Monday, May 6, 2013

Book Review: Yes'm by J.M. Duke

I grew up in a small southern town. The biggest events to occur there happened almost 100 years before I was born and remain the single most identifiable landmark in the town's history. Those battles of the Civil War were early steps in the long battle for equal civil rights that culminated in the fiery, passionate hotbed of the 1960's.

J.M. Duke's new book, Yes'm, could almost have been written about my childhood, and indeed, Duke and I grew up in the same town and our experiences are almost parallel. Reading her book was like stepping back into my childhood and hearing the soft southern voices of my neighbors, and feeling the same subtle confusion about the relationships I observed between the white and black inhabitants of our town.

So step back into the 1950's and see it through the eyes of a child who loves the family's black housekeeper with a child's blindness to race, age, and politics. The story follows Sammie, a girl with a mind of her own, through gentle summer days, childhood scrapes and the gentle way of life that was so comfortable--unless one looked under the covers. And Sammie constantly pulled back the covers, asking disquieting questions of her elders and Pearl the housekeeper as she tried to understand the nuances of the relationships around her. Why must the "colored" help eat their meals outside and never in the kitchen? Why was her grandmother so angry to find Sammie eating at the same table with Pearl? Why should she not speak to a black man if she wanted to?

We did not have a housekeeper when I was young, but we did have Sarah, the lady who cleaned the Catholic church. We children loved Sarah. She often passed our gate on the way to her home just a half-mile down the road from our house. I loved her soft, "Afternoon, Miz Connelly," and to listen to my mother and Sarah's conversation over our garden gate about the flowers in my mother's garden. I asked one time, "Can Sarah come in for tea?" and was taken aback by the sudden stiffness in both my mother and Sarah. "Oh no, honey, I've got to get on home," Sarah had said suddenly. Some time later we went to visit Sarah at her home. My mother insisted we wear gloves and Sunday hats. We were very much the genteel ladies coming to call. Sarah was gracious and welcoming and I will never forget her beautiful gardens overflowing with flowers, and the beehives in the center of it all. It was years later when I was an adult that I understood the significance of that visit--white ladies visiting a black lady's home. Surely my mother had many soul-searching moments before she took that step.

My parents, like Sammie's, were not in favor of civil rights. They were, like the adults in Sammie's world, products of a segregated world where the lines were clear and not to be crossed. Sammie's story follows the historic events of the 1960's placed in the context of a child-becoming-young-woman's world. Sammie's parents gave her one great gift: they did not pass their prejudices on to her (and I am grateful to my parents that they did the same).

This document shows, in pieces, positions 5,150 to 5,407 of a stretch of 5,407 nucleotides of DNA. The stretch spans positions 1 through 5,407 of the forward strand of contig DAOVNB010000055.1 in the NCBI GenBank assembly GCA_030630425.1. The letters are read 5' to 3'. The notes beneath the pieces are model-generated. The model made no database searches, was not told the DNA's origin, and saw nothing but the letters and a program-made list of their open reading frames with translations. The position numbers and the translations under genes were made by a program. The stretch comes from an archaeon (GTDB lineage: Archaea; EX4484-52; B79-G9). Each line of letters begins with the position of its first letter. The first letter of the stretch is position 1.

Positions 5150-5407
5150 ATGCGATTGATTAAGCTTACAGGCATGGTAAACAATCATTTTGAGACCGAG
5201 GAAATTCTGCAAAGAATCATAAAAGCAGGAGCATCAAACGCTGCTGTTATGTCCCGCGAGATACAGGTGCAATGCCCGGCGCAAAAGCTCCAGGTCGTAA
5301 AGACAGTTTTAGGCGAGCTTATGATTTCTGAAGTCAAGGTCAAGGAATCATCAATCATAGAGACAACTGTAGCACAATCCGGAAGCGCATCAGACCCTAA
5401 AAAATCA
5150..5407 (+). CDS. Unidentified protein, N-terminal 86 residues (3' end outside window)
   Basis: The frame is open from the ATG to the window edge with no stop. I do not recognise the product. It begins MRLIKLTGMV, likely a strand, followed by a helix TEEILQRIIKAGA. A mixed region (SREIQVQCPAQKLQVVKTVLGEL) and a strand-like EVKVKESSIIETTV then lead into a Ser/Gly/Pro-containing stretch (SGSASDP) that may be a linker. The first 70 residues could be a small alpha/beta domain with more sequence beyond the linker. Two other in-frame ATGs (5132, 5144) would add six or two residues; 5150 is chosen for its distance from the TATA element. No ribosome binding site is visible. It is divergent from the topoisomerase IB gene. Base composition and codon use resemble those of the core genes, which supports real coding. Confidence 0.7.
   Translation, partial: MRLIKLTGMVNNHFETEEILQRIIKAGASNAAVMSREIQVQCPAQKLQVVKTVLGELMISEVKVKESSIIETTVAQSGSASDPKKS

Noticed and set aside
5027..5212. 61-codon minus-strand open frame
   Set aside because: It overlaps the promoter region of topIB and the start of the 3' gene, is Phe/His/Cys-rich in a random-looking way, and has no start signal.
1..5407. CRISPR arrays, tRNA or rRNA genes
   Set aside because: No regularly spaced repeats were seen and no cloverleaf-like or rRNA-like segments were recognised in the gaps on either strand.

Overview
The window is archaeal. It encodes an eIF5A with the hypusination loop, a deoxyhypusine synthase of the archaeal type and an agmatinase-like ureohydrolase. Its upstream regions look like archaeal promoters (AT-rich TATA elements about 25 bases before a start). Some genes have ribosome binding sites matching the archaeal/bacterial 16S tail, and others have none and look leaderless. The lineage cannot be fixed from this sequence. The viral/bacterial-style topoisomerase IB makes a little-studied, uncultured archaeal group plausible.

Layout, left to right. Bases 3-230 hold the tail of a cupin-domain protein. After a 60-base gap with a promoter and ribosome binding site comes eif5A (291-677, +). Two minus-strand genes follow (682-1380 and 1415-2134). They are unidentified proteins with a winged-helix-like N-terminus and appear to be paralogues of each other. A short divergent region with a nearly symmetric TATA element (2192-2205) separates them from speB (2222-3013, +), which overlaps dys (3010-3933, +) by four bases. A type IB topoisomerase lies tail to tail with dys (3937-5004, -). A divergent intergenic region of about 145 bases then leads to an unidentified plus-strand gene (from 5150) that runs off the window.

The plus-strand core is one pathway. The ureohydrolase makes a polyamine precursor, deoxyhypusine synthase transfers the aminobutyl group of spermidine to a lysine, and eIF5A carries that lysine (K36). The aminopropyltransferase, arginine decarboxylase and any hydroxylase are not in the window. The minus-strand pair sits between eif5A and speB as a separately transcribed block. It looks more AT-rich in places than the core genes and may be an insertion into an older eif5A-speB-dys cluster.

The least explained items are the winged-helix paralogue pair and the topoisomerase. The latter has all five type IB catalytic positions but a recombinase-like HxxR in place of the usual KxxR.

Sammie grew up wrapped in the arms of her beloved Pearl, asking questions that often were left unanswered or unsatisfactorily answered, leaving her to form her own opinions and to judge people based on who they were and not on the color of their skin. It could have been a dangerous path for a young girl in those troubled times, as her cousin discovered when facing the wrath of her family because of her friendships with her black schoolmates.

J.M. Duke has written a book that resonates with those of us who lived through the civil rights era, but it also speaks to today's generations as the world continues to struggle with racial tensions, civil rights issues, and suspicions of anyone "different" than ourselves. Duke's voice is clear, her descriptions right on the money, and her portrayal of a child's efforts to make sense of an often nonsensical world makes Yes'm a story worthy of personal reflection, and well suited to exploration by book discussion groups.

Copyright 2012 Susanna Holstein. All rights reserved. No Republication or Redistribution Allowed without attribution to Susanna Holstein.


JoAnn ( Scene Through My Eyes) said...

A wonderful review - and sounds like a book I must have. It is indeed, quite similar in style to a book I have written about my early childhood growing up in Alaska in the 1950s - though not with the racial overtones - we were not involved in that, fortunately, but I did have wonderful adventures in a new world. Lovely review. Thank you.

Nance said...

I was a product of the Midwest and was probably 12 or 13 before I saw a person of another race in person -- not on TV. I only saw white faces and heard Midwestern speech as a child. My parents weren't prejudiced or biased; they didn't preach (for or against) color or race or religion. They, like me, were probably just not exposed. This book sounds interesting . . . and will give me a perspective I didn't have the luxury of, before.

Brighid said...

Thanks for the heads up. Another book to add to the long list of: to read.

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